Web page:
Newman’s beatification was still dragging on fitfully when Pope Benedict fast-tracked him two years ago. On a wet October day in 2008, an assortment of priests and grave-diggers arrived at the cemetery in Rednal, armed with shovels and a mechanical digger. They planned to transfer Newman’s remains to a tomb back at his church in Birmingham. Nothing was found except the brass name-plate and a few bits of rotten wood. A solution to the mystery was discovered in the archives of the Birmingham Post. A journalist at the burial reported that, on Newman’s orders, the grave was filled with compost to hasten decomposition. His corpse (someone described him in great age as toothless and shrivelled like “a shrimp”) had apparently dissolved into the soil. He had cheated the relic hunters.
Final papal go-ahead for the beatification came in July 2009, after Rome announced that a miracle had been deemed “authentic.” An American court official called Jack Sullivan, struggling after an operation for a back problem, had experienced a rapid return to pain-free walking after praying to Newman for help. Indications are that Benedict had the “miracle” rubber-stamped with less than usual regard for due rigour.
But why had Benedict, a rigid conservative, seen fit to hasten the beatification of a man who has an iconic stature for liberal Catholic intellectuals throughout the English-speaking world? All becomes clear with Benedict’s revision of John Henry Newman’s legacy. Pope Benedict and Catholic officialdom are presenting Newman as an exemplar of unquestioning papal allegiance. The Cardinal has been pontifically hijacked.
The contrast between Newman and the official version of his life was illustrated by the Pope’s opening statement on his proposed visit to Britain. Addressing the bishops of England and Wales in Rome this February, he declared that Newman was an example to the world of opposition to “dissent”. It was like saying that Churchill had been a Trotskyite all along.
“In a social milieu that encourages the expression of a variety of opinions on every question that arises,” said Benedict, in an extraordinary disavowal of the essence of free speech, “it is important to recognise dissent for what it is, and not to mistake it for a mature contribution to a balanced and wide-ranging debate.” Loyal Catholics, in other words, keep their mouths shut. Religious truth is “articulated”, he went on, by “the Church’s Magisterium”, which, in papal speak, means the teaching of the popes. “Cardinal Newman realised this,” Benedict concluded, “and he left us an outstanding example of faithfulness to revealed truth by following that ‘kindly light’ wherever it led him, even at considerable personal cost.”
Even Newman’s image of the “kindly light”, penned when he was still a young Protestant, is cited to mean not the light of Christ, but the light of papal magisterium. It tells us much about the anxieties of Benedict as he heads for Britain.
More than 10 years ago, I spoke to Pope Benedict briefly, when he was Cardinal Ratzinger – then head, since 1982, of the office of Vatican orthodoxy watchdogs, formerly known as the Inquisition. I accosted him in Saint Peter’s Square as he walked towards his office: a smallish, neat man with white hair and a scholar’s stoop. We talked about the Christmas crib outside the basilica, and he struck me as a gentle priest: nothing pompous or domineering. But his jaw hardened when I asked him about a priest I knew, Father Jacques Dupuis, who had been suspended from teaching for writing a book saying that the Catholic Church does not possess the fullness of truth – an attribute it shared with other faiths. On mention of Dupuis, Ratzinger excused himself with a smooth farewell.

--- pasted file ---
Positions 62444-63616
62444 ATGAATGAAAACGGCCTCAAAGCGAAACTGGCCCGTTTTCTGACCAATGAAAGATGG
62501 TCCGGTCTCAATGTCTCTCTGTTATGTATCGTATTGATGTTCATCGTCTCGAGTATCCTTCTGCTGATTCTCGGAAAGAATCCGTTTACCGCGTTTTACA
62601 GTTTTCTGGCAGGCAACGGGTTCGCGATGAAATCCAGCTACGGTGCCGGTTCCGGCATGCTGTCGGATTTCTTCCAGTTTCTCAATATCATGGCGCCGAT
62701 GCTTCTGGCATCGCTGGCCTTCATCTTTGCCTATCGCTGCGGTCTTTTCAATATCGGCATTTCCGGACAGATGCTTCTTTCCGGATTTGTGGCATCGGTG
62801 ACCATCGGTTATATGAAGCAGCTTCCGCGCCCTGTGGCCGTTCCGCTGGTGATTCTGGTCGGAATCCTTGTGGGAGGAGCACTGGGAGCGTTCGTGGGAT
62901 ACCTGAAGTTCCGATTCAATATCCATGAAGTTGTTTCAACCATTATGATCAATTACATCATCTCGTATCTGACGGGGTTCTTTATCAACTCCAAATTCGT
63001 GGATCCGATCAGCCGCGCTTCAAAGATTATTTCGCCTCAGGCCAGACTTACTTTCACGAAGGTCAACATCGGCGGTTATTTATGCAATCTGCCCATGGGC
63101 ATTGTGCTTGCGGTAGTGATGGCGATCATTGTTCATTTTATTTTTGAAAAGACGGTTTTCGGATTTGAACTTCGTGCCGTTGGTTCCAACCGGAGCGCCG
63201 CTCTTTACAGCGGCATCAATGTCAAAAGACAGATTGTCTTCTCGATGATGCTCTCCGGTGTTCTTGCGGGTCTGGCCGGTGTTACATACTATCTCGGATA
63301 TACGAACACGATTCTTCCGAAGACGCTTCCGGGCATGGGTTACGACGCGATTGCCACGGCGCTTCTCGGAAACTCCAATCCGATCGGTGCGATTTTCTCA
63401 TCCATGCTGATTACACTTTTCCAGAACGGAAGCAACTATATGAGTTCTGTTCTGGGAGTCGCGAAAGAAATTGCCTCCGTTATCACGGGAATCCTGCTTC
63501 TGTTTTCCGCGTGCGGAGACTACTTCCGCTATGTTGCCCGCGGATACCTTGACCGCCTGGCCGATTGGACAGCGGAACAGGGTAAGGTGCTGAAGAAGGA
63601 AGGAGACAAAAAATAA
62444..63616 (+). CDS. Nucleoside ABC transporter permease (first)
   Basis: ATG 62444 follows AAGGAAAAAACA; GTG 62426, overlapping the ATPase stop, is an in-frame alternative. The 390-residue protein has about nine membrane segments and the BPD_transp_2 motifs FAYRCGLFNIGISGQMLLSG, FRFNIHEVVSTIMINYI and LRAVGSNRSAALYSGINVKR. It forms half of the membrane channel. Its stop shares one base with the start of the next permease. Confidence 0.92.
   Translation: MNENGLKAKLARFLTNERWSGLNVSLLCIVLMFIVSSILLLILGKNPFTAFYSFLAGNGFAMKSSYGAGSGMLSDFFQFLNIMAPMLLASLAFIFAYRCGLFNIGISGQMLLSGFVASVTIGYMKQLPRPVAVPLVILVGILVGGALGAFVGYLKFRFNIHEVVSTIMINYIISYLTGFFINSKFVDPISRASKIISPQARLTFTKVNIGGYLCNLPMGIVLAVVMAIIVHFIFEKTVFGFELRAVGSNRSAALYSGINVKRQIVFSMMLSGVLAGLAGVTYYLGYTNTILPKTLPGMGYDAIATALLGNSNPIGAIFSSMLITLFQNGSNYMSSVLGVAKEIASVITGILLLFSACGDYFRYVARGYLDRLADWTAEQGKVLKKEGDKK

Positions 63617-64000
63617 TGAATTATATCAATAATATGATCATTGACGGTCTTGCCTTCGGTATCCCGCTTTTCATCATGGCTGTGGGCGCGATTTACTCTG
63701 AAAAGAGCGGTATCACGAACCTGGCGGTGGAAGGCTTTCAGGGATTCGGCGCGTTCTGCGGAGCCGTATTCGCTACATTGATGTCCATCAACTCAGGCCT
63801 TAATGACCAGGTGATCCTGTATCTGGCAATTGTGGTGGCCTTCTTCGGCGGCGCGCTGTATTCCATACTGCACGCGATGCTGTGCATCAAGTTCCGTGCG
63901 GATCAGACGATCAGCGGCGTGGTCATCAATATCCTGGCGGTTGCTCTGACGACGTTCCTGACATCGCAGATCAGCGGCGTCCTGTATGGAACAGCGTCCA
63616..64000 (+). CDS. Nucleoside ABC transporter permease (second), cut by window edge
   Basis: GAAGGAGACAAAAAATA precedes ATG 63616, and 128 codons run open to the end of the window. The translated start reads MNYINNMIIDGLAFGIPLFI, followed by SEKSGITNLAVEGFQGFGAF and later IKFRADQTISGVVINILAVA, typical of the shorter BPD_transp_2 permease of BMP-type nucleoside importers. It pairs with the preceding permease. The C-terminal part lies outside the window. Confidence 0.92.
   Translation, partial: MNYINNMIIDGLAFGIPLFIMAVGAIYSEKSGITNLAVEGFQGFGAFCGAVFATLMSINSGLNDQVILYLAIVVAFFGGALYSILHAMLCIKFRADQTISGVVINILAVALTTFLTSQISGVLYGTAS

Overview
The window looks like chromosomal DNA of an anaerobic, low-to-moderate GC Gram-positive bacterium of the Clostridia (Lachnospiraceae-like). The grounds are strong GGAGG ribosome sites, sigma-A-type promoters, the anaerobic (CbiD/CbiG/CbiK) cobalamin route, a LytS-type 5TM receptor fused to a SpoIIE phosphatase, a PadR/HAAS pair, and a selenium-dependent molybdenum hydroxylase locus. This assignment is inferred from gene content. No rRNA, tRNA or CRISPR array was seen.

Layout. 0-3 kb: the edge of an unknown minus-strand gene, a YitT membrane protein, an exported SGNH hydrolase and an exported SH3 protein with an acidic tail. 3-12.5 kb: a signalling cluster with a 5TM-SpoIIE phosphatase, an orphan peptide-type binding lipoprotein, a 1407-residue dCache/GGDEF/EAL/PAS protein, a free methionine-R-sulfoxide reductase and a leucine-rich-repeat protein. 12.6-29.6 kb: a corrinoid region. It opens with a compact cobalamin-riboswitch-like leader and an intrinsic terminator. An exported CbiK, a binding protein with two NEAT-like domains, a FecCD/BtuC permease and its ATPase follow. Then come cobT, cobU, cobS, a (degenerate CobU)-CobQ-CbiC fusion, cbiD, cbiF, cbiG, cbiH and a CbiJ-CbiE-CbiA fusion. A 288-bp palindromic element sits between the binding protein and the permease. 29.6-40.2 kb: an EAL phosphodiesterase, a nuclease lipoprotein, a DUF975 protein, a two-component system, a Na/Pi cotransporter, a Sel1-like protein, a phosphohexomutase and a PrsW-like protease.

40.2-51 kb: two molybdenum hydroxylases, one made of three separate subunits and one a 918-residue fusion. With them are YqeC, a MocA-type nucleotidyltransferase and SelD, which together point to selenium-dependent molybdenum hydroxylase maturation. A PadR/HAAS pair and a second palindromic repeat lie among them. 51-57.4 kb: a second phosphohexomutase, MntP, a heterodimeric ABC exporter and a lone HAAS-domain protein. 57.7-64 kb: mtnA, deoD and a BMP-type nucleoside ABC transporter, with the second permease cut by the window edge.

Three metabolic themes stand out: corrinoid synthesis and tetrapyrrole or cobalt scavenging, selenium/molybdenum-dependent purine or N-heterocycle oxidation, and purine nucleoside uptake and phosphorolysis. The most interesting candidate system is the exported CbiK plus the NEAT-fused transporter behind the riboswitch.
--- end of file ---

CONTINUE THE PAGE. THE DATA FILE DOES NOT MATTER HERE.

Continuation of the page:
Were Newman alive today, he would prove a greater thorn in the 83-year-old Ratzinger’s side than Father Dupuis. Newman had a jaundiced view of the papacy, especially an ageing one. “It is anomaly,” he wrote, “and bears no good fruit. He [the Pope] becomes a god, has no one to contradict him, does not know facts, and does cruel things without meaning it.”
Newman described the papacy of his day, Pius IX’s, as a “climax of tyranny”. He even accused him of heresy, for “narrowing the lines of communion, trembling at freedom of thought, and using the language of dismay and despair at the prospect before us”. Benedict believes the Church should rid itself of the naysayers and critics. He also denies that the Church should change, whereas Newman wrote: “Here below, to live is to change, and to be perfect is to have changed often.” Their differences abound. Benedict downgrades the laity, while Newman believed the laity should participate fully in the running of the Church: “The Church would look foolish without them,” he once quipped to a sceptical bishop. Benedict jealously protects the pyramidal structure of the Church, with the Pope and the Vatican at the apex. “The Holy See,” Newman lamented, “was once the court of ultimate appeal” and not the “extreme centralisation which now is in use.”
The most dramatic difference between Newman and Benedict involves the role of conscience in the life of a Catholic. What should a Catholic do when individual conscience and papal teaching are at variance? Newman wrote that conscience must always be the final arbiter. If he were to make an after-dinner toast, he wrote, “I shall drink … to conscience first and to the Pope afterwards.” A person who fails to follow conscience, he wrote, “loses his soul”. For Benedict, however, allowing conscience to be the final arbiter of moral behaviour is to invite moral relativism.